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When I think about the World Poker Tour (WPT), a number of images pop into my head. I see the peacock-like Mike Sexton; Vince van Patten falling off his chair, beautiful women, Adam Pliska, helicopters and Michael ‘The Grinder’ Mizrachi.

As a two-time WPT champion, what does The Grinder think of their decision to overhaul the WPT Championship and create the WPT Tournament of Champions?

I caught up with him at WPT UK to find out, and this is what he had to say.

What was it like being raised in a household so full of testosterone?

“All brothers, no sisters, and a family where everyone played poker except for my father. He was a gambler, but more of a businessman. He loved Roulette. My mother always loved playing cards. She would go to her friends house to play, and I would stand in the front of her car because I wanted to go with her. She would take me, and I would watch her play games like Rummy. When I was 15 years old my mother, and Robert, started playing cards at a higher level. They would go on cruise ships, and I would follow them.

“My introduction into poker had a lot to do with my brother Robert. I started playing under age. I played in Indian casinos when I was younger. I was also playing in Vegas when I was 18. It’s in the blood. Robert used to have slot machines in the house. My Dad had a roulette wheel, and he would play these things in the middle of the night. One night I hit the jackpot on one of Robert’s machines, and as all the quarters were raining out, he pulled the plug.”

Did Robert use to give you a hard time?

“He would set booby traps around the house for me. As he was the eldest, it was us versus him, but I was always the strongest. I was the tough one out of the four guys.”

What is your opinion of the World Poker Tour Tournament of Champions?

“I was never a fan of invitationals. Everyone should get the opportunity to play. Poker is in decline. Tournaments are missing guarantees. We are missing them here {DTD} and at the Seminole in Florida. Getting a big field with invites only will be tough. Players are always looking for value so why play against the best? They are looking to play against inexperienced players so they can take advantage of them. I wouldn’t play it. It’s an ego thing. You only play those things if you want to prove you are the best, and that’s fine, but I would prefer it was open to the public.”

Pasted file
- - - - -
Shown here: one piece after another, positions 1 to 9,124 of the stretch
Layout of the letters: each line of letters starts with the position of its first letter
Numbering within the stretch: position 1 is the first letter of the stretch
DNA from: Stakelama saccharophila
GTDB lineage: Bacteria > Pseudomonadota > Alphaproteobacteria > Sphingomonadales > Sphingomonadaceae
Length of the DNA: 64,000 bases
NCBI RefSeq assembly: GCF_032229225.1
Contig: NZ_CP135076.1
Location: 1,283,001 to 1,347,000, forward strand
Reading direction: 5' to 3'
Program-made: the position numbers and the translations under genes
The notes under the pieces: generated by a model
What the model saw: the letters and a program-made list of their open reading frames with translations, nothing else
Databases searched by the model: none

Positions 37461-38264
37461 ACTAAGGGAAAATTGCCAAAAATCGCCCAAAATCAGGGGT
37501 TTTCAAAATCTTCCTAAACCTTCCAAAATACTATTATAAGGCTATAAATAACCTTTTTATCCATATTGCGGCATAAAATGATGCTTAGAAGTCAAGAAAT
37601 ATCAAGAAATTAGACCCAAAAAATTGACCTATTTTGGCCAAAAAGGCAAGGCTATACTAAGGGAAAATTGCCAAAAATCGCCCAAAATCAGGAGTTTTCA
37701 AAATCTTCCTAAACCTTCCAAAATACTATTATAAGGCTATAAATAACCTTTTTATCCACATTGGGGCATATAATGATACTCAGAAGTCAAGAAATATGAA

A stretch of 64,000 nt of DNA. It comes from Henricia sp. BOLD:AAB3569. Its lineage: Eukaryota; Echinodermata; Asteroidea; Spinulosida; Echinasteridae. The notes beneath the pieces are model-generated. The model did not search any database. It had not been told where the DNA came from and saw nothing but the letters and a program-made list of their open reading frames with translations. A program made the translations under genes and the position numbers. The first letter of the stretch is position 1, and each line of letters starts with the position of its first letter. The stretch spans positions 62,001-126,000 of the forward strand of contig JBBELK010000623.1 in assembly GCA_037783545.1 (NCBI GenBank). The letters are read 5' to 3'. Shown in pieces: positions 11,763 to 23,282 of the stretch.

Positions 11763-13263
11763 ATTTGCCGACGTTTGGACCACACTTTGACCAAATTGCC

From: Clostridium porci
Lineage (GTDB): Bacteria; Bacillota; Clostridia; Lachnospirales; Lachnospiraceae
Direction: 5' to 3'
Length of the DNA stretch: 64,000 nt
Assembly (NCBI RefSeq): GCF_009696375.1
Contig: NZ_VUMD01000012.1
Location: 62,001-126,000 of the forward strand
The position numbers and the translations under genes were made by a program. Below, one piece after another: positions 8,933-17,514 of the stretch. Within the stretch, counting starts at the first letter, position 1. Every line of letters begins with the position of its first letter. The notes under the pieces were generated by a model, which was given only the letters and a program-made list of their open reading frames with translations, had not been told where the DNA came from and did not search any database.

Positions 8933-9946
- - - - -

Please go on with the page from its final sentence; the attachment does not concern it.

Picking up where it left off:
You play a lot of hands, talk about that.

“It depends on my table. On the bubble, I played every hand. I picked up 200k on the bubble. I feel I can play any hand from any position against anyone. I know how to play hands, and I know how to get away from hands. You can play 89, 78, JT, QJ and hit top pair, but you have to know how to fold it also.”

What brings you the most worry in the world?

“The thing that hurts me the most is missing my family and kids. Being away from them is tough. It’s hard being a poker player and traveling when you have a family. I try not to travel as much as I used to. This is my second event since the series.”

Riding down the Vegas strip Hot🔥☀️☀️☀️. @ericmizrachi #mykids #brother #topdown #vegas #hot

A photo posted by Michael Mizrachi (@thegrinder44) on

How old are your children?

“My kids are 11, 9 and 7.”

What has been the most challenging part of being a father?

“In the early stage it has to be diapers. Seriously, you have to give them love; care for them and be there for them. Helping them with their homework is the hardest. You forget how to be as smart as a sixth grader. Sometimes you just have to Google it.”

Do you worry about raising your children in the world today?

“Of course, there are a lot of things going on, and it’s scary. The plane that just blew up in Egypt, for example, very sad. You get nervous when you have kids. Anything can happen. You never know when your time is up, and that’s the scary part. If they want to play poker, then I will be happy for them but the only one interested is the youngest one, Joseph. He is into his money and watches me play. Paul is more into computers and video games.”

Children turn out to be like their parents. What qualities will you be happy to pass on to them?

“I am respectful and so are my kids. They don’t curse, and I appreciate that. Their mother and I have very different personalities. We separated, and we are two very different people. We live a mile apart. It’s tough being a single parent for anyone.”

What bad qualities make you cringe knowing you will pass them down?

“When I was a kid I was always good. Robert was the bad kid. Julie was always pulling her hair out as a kid. Paul was always great but as he gets a little older, he sometimes talks back a little bit. I think, ‘are you serious?’ Sometimes Julie doesn’t want to wake up for school. That feels familiar. They are all very smart, but they can’t get their heads out of the computers. It wasn’t like that when I was younger. I was always out playing football.”

If you could spend 10,000 hours mastering anything in the world what would it be and why?

“I would like to learn to be the best father in the world.”

Give my teenage son some advice.

“Stay in school. Keep his head in the books. You would love your kids to go to college. I dropped out because it conflicted with poker, but my advice would be to stay in school.”

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Lee Davy

Life can be viewed as the sum of the parts or the parts themselves. I believe in the holistic view of life, or the sum. When dealing with individual parts you develop whack-a-mole syndrome; each time you clobber one problem with your hammer another one just pops up.